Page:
A new creative team takes the reigns from Bryan Edward Hill for a one-off detective story before Zac Thompson takes over for the next arc of BOOM! Studios' Angel reboot, currently retitled as Angel & Spike. Writer Adam Smith is joined by artist Piotr Kowalski, colorist Mattia Iacono, and letterer Ed Dukeshire for Angel & Spike #13. It reimagines the vampire with a soul as having been inactive Los Angeles for a long, long time rather than heading thereafter becoming a hero in Sunnydale like in the original Buffy the Vampire Slayer TV show. Now, with Hill's run wrapping up sooner than expected and Thompson's about to start, does this one-shot work as a palette cleanser?
Adam Smith's script for Angel & Spike #13 would have been decent if it were a genre detective story not tied to any existing characters. However, Angel's voice is so far off from the iconic character that it becomes difficult to invest in the story. Spike's voice is much better, though he, unfortunately, doesn't have much of a role to play in this issue besides one quippy scene and a twist at the end. The writing also often used commas where periods should have been so frequently, often once per bubble, that it made some of the dialogue difficult to follow, but that is a small quibble in comparison to the characterization and voice. Before anything else, a licensed comic should capture the essence of the original story's characters. BOOM! Studios' setting Angel & Spike as a reboot does make that a more difficult goal to achieve, but the other spinoff Willow has rebooted Willow Rosenberg with beautiful results. Not so with this issue of Angel & Spike.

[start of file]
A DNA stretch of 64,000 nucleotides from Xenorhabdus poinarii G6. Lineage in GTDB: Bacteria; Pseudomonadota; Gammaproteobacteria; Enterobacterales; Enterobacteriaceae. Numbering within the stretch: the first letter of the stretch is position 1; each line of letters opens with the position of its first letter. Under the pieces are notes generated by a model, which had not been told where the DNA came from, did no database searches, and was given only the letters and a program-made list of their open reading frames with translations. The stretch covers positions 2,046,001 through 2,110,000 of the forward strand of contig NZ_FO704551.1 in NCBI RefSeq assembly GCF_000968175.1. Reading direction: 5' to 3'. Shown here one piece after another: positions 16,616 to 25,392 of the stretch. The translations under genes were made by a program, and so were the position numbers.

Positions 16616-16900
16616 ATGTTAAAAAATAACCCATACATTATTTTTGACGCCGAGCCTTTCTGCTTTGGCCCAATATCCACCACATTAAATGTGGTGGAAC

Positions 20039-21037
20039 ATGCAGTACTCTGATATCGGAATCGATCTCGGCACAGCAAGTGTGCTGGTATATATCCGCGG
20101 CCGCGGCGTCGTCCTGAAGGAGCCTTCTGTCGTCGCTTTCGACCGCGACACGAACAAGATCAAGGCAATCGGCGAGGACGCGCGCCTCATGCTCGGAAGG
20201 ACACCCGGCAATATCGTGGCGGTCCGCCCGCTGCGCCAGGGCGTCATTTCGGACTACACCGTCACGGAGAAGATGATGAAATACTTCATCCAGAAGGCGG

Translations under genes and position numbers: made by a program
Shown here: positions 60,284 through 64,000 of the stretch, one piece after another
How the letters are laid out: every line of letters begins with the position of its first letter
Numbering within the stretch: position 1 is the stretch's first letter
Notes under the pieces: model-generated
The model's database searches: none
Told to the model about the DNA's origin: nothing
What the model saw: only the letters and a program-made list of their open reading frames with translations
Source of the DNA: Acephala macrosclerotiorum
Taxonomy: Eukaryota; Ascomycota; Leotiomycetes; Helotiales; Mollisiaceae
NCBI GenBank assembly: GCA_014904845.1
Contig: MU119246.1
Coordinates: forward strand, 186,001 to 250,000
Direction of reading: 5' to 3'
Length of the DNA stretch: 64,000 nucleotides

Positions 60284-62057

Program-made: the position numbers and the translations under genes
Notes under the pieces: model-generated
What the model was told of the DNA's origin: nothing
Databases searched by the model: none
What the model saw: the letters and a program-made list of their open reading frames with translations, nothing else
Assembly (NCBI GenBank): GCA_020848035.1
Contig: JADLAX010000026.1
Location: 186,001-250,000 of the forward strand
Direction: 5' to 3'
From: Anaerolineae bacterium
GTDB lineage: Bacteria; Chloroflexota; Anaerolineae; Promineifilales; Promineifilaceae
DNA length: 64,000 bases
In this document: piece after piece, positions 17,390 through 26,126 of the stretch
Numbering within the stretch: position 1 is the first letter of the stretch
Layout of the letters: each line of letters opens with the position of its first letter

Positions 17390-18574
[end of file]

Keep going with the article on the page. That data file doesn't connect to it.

This one-shot, sadly, is a miss not only because of the writing but the artwork as well. Again, Kowalski's art would have made this a fine story if it weren't an established character because the Angel he draws doesn't look like any character from the show. The likeness isn't paramount in licensed comics, but capturing the essence of a character certainly is. In the previous two runs of Angel comics from IDW and Dark Horse, artists Franco Urru and Rebekah Isaacs captured Angel perfectly using their own style without recreating a perfect image of David Boreanaz. While Kowalski's art isn't bad by any stretch, nor is Iacono's colors, this looks nothing like the world of Angel as any fan of the show or previous comics would know it. Dukeshire's letters are the strongest aspect of the issue, with captions that fit the palette of the pages well and a font that adds a slightly indie feel to the issue.
Angel & Spike #13 misses the mark, but will still deliver an entertaining ride to those looking for a detective story… just not one starring Angel and Spike.